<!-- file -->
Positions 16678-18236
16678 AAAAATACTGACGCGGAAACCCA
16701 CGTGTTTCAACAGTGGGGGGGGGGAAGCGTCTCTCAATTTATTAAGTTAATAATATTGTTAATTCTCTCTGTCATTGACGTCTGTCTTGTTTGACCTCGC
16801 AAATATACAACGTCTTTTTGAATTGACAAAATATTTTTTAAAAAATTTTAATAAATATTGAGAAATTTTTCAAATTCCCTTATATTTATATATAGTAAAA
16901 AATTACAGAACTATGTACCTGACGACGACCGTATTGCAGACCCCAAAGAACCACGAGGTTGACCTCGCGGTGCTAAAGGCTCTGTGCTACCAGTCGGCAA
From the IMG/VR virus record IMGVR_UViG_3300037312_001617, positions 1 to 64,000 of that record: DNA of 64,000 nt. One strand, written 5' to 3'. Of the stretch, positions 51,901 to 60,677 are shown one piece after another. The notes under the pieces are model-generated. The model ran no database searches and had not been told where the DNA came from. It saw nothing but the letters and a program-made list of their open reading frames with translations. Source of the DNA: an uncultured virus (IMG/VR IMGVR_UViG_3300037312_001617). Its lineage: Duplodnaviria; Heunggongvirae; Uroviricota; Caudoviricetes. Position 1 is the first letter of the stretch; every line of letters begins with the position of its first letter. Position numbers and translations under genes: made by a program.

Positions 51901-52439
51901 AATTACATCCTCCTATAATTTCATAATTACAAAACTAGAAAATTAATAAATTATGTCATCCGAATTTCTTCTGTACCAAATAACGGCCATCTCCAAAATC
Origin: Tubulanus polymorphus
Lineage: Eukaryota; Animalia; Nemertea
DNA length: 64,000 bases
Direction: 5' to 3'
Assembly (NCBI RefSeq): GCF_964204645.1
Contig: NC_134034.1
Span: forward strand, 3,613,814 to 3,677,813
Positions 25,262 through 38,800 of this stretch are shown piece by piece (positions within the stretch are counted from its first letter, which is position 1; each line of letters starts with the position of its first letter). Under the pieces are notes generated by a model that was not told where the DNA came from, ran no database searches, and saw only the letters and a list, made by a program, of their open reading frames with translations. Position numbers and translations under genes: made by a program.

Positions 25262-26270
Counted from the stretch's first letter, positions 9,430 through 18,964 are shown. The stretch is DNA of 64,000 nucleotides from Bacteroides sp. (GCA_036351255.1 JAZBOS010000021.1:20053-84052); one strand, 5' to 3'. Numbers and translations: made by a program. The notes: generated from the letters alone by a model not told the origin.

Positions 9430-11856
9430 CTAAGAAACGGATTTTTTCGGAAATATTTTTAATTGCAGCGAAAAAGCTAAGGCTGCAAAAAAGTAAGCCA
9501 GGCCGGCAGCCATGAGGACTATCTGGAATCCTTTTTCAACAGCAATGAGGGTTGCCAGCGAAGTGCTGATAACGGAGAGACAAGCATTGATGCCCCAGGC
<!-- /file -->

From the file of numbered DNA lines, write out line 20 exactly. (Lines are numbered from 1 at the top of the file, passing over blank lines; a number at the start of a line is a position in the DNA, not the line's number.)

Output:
9430 CTAAGAAACGGATTTTTTCGGAAATATTTTTAATTGCAGCGAAAAAGCTAAGGCTGCAAAAAAGTAAGCCA